Spirochetes and spermatozoa: Fluid dynamic models of microorganism<br/><br/>motility

Tuesday, June 27, 2006 - 3:30pm - 4:30pm
Lind 409
Lisa Fauci (Tulane University)
The observed swimming behavior of a motile microorganism is the result
of a complex interplay between mechanisms of internal force generation,
the passive elastic properties of its structure, and a surrounding
viscous fluid. In this talk, we will focus on two very different types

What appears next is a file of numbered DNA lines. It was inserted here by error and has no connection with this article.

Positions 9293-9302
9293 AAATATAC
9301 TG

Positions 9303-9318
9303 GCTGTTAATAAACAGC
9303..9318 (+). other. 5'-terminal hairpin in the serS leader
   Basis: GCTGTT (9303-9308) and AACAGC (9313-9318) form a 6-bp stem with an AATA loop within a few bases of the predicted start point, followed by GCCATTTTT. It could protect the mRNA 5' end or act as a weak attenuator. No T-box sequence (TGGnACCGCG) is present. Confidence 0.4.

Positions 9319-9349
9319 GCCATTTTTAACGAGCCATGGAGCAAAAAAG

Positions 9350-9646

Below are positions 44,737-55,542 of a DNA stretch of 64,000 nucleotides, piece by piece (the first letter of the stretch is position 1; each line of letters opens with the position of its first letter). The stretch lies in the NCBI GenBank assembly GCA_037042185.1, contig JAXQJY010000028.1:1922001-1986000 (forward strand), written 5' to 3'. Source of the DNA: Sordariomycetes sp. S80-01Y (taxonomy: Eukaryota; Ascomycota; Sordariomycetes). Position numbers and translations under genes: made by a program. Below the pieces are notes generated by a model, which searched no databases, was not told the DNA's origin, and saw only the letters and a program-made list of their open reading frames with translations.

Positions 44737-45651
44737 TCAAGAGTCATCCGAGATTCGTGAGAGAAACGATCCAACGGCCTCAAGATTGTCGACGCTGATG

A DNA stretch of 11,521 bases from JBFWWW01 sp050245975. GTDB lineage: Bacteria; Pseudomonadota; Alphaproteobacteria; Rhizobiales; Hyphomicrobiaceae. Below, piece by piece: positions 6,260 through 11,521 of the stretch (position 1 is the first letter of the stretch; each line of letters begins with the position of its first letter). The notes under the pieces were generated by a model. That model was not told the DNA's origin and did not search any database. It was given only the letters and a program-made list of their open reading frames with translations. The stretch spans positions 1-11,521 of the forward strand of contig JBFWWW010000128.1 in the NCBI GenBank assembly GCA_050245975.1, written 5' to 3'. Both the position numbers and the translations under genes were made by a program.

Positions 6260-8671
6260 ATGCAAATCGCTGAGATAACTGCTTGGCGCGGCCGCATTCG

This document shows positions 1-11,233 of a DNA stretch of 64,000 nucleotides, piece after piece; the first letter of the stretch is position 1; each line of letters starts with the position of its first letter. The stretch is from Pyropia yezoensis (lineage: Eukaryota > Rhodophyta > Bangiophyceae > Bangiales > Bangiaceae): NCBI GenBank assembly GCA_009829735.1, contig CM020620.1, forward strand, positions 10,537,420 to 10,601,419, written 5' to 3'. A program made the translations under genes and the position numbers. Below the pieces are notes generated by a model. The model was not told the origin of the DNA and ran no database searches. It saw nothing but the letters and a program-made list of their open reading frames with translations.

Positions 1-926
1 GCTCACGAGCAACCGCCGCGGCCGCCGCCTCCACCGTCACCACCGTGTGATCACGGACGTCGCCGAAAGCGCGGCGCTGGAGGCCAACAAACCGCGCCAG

of microorganisms: the spirochetes, which are a type of bacteria
characterized by an efficient mode of motility that allows them to
screw through viscous fluids and mucosal surfaces, and spermatozoa,
that undulate as a result of the action of thousands of molecular
motors positioned along the flagellum. We will present mathematical
and computational models that couple the internal force generating
mechanisms of these microorganisms with external fluid mechanics. We
will describe our methodology, which includes both the method of
regularized Stokeslets and the immersed boundary method. We will
discuss recent successes as well as challenges associated with these
MSC Code: